CoI: multiple

Twitter: @gavinGiovannoni                                              Medium: @gavin_24211

About the author

Prof G

Professor of Neurology, Barts & The London. MS & Preventive Neurology thinker, blogger, runner, vegetable gardener, husband, father, cook and wine & food lover.

12 comments

    • Possibly. If finance was the underlying issue with this patient this would not have been an issue under the NHS. In the UK healthcare and access to healthcare is a basic human right and this patient would have had a free diagnostic work-up and his treatment would have also been free. Whether or not the neurologist would have misdiagnosed him is difficult to say, but if an LP was done as part of the work-up unlikely.

  • Putting the misdiagnoses aside, how do you change someone from Natalizumab to Inteferon Beta…thay makes no sense surely?

    • I suspect both natalizumab and interferon-beta were being provided free as part of a DMT access scheme for uninsured patients. Therefore, you treat patients with what you can get for free. This is why I suspect this case is not about St Elsewhere but St Poor.

  • IME getting diagnosed after being rushed to hospital as an emergency (in the UK) can leave you in shock but I suppose the benefits are that the diagnostic tests to rule out certain things are done and also done more quickly than they would be if you went to your GP with a few strange symptoms … And thank goodness for the NHS.

  • What about our old friend vitamin B12 deficiency? I’ve always understood that is supposed to be one of the MS mimics which needs to be ruled out as part of the MS diagnostic pathway. Apparently, with the increasing numbers of people going vegetarian or vegan without learning enough about nutrition and consequently missing out on sources of B12, the incidence of significant B12 deficiencies is on the rise.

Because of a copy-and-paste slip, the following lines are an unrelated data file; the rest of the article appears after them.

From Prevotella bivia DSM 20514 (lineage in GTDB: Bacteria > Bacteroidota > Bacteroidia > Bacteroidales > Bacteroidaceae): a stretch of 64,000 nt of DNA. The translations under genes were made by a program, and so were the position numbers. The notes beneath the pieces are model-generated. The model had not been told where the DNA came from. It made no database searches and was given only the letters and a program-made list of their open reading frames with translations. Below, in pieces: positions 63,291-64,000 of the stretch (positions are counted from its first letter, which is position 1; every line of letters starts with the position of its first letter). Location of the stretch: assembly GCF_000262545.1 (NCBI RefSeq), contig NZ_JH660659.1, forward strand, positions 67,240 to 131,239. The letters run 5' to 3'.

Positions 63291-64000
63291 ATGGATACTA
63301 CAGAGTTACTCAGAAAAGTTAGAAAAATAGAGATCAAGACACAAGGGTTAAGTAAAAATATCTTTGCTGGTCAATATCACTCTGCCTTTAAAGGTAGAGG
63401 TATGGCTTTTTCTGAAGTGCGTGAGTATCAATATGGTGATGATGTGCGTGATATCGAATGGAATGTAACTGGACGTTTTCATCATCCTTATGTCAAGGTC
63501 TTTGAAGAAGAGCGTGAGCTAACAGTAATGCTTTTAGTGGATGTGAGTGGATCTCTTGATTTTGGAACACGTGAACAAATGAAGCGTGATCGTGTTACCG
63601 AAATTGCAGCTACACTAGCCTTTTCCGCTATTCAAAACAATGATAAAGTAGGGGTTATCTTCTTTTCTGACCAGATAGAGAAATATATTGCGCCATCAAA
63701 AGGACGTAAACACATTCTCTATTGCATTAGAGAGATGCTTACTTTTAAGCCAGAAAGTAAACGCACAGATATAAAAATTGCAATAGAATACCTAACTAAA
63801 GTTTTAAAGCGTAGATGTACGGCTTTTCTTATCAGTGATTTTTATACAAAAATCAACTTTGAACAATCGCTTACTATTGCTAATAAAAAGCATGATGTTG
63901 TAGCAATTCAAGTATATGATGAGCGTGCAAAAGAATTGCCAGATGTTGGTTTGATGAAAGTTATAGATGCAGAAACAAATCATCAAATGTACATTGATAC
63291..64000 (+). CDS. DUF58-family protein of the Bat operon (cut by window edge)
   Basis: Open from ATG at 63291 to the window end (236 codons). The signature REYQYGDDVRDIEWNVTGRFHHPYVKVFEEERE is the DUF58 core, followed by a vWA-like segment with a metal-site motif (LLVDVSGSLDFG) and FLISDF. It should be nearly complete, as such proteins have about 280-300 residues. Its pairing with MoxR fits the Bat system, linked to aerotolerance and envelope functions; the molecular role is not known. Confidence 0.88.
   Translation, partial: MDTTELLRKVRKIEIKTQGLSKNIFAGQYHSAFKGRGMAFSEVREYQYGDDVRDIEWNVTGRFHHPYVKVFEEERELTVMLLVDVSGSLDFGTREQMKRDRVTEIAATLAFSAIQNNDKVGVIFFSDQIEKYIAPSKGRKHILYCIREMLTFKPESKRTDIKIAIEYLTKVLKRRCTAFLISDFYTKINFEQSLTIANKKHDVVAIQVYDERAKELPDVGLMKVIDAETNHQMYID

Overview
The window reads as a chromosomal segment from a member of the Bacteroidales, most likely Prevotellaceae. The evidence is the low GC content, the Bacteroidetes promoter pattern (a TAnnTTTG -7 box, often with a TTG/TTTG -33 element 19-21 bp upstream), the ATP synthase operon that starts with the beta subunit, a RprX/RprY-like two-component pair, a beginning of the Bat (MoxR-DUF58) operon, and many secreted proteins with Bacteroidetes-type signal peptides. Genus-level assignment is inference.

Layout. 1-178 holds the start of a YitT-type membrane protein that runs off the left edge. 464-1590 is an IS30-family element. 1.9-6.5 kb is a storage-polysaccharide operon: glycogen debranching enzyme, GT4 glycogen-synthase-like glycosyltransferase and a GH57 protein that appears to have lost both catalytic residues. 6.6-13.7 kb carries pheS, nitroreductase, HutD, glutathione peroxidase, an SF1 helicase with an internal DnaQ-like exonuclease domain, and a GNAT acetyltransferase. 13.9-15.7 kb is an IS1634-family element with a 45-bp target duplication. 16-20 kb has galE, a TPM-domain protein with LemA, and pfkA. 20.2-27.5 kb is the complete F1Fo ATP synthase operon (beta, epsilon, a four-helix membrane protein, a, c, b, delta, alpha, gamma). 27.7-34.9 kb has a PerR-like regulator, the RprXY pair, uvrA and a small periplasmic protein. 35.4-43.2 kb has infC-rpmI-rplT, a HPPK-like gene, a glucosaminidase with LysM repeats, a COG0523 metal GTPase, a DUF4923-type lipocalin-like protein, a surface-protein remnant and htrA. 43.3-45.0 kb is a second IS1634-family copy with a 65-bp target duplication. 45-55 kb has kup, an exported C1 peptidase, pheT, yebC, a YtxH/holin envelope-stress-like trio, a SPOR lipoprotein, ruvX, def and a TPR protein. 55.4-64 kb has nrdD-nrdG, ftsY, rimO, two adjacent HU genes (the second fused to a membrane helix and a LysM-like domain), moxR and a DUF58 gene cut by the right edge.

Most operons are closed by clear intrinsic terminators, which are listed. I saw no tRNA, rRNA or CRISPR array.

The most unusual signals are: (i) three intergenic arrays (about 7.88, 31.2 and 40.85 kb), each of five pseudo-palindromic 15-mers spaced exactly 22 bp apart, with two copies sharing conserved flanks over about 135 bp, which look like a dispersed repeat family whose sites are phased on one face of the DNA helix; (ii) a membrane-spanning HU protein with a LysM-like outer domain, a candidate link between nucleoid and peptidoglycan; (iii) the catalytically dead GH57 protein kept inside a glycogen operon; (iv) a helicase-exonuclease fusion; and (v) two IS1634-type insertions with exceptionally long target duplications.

• Honestly, the McDonald’s criteria is a bit vague on the differential diagnosis part. There’s a lot of focus on the brain damage part but not on the what could cause the brain damage.

  • Even worse, some neurologist still do not believe spinal lesions have an impact on disease severity or prognosis. Spinal MRIs should be performed with the same frequency as brain MRIs, particularly when there is a history of spinal lesions.

    LPs are necessary, yet can be traumatizing. I had some overly confident resident try the LP on me without a fluoroscope. It was one of the most painful experiences (only rivaled by my reoccurring TN). Just because one has a low BMI and looks in shape does not mean they can tolerate a big ass needle being repeatedly stabbed into their spine, while bent over the side of the hospital bed!!!

    • “Even worse, some neurologist still do not believe spinal lesions have an impact on disease severity or prognosis”…..then some neurologists are fools.
      Spinal MRI are technically more challenging due to movement effects from breathing and this is why they are not always routine….
      LP hope they were using an atraumatic needle rather than a cutting needle

      • The overly confident medical resident was unsuccessful after about 6-7 attempts. So, the following day, a real doctor used the fluoroscope and, yes, atraumatic needle. I know because I could feel the spinal fluid bubbling out each time the angled opening on the tip of the needle pierced my spine. Ouch!!!!

  • “The OCB fingerprint is relatively specific for the diagnosis of MS in the correct clinical context.”
    What if I have OCBs, but negative evoked potentials, non specific brain lesions, symptoms attributed to ‘central sensitivity’ not MS, and most other common MS mimics not considered or discounted?
    I did once pay privately to get a second opinion. As I entered the consultation, the neurologist shared his opinion with me having read only my referral letter (not my notes) and prior to any examination. He did however concede that he might as well examine me at that point, since I was there!
    So PLEASE advise me, where do I find a ‘curious’ neurologist who will even entertain the possibility that I may have been misdiagnosed, and keeps an open mind after reading a referral letter?

    • I dont know sorry….I thought most neuros don’t read as they never seem to know my papers:-(.